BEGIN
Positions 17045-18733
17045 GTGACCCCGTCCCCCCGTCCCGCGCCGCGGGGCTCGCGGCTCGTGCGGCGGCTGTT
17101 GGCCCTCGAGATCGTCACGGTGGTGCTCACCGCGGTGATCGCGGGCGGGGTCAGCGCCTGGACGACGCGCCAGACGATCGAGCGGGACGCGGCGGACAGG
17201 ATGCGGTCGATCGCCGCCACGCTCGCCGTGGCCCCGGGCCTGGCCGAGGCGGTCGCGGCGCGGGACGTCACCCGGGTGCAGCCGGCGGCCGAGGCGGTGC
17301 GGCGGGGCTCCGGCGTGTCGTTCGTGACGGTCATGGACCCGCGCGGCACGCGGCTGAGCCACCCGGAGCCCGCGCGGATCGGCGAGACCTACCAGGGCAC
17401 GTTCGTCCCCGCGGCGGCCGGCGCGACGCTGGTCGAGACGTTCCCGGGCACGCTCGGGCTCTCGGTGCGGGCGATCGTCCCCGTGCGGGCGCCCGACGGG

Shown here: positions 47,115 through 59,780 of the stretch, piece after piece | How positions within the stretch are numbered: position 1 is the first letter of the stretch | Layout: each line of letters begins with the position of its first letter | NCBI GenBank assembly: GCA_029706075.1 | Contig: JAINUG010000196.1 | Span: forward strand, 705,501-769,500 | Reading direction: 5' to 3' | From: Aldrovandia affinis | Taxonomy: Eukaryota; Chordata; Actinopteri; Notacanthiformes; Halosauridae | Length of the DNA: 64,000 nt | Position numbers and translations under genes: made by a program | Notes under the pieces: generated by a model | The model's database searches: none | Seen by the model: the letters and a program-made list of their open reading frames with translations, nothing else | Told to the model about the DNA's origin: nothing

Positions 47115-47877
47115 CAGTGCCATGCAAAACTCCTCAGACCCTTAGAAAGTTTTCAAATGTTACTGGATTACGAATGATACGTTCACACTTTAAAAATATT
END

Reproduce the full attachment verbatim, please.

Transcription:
Positions 17045-18733
17045 GTGACCCCGTCCCCCCGTCCCGCGCCGCGGGGCTCGCGGCTCGTGCGGCGGCTGTT
17101 GGCCCTCGAGATCGTCACGGTGGTGCTCACCGCGGTGATCGCGGGCGGGGTCAGCGCCTGGACGACGCGCCAGACGATCGAGCGGGACGCGGCGGACAGG
17201 ATGCGGTCGATCGCCGCCACGCTCGCCGTGGCCCCGGGCCTGGCCGAGGCGGTCGCGGCGCGGGACGTCACCCGGGTGCAGCCGGCGGCCGAGGCGGTGC
17301 GGCGGGGCTCCGGCGTGTCGTTCGTGACGGTCATGGACCCGCGCGGCACGCGGCTGAGCCACCCGGAGCCCGCGCGGATCGGCGAGACCTACCAGGGCAC
17401 GTTCGTCCCCGCGGCGGCCGGCGCGACGCTGGTCGAGACGTTCCCGGGCACGCTCGGGCTCTCGGTGCGGGCGATCGTCCCCGTGCGGGCGCCCGACGGG

Shown here: positions 47,115 through 59,780 of the stretch, piece after piece | How positions within the stretch are numbered: position 1 is the first letter of the stretch | Layout: each line of letters begins with the position of its first letter | NCBI GenBank assembly: GCA_029706075.1 | Contig: JAINUG010000196.1 | Span: forward strand, 705,501-769,500 | Reading direction: 5' to 3' | From: Aldrovandia affinis | Taxonomy: Eukaryota; Chordata; Actinopteri; Notacanthiformes; Halosauridae | Length of the DNA: 64,000 nt | Position numbers and translations under genes: made by a program | Notes under the pieces: generated by a model | The model's database searches: none | Seen by the model: the letters and a program-made list of their open reading frames with translations, nothing else | Told to the model about the DNA's origin: nothing

Positions 47115-47877
47115 CAGTGCCATGCAAAACTCCTCAGACCCTTAGAAAGTTTTCAAATGTTACTGGATTACGAATGATACGTTCACACTTTAAAAATATT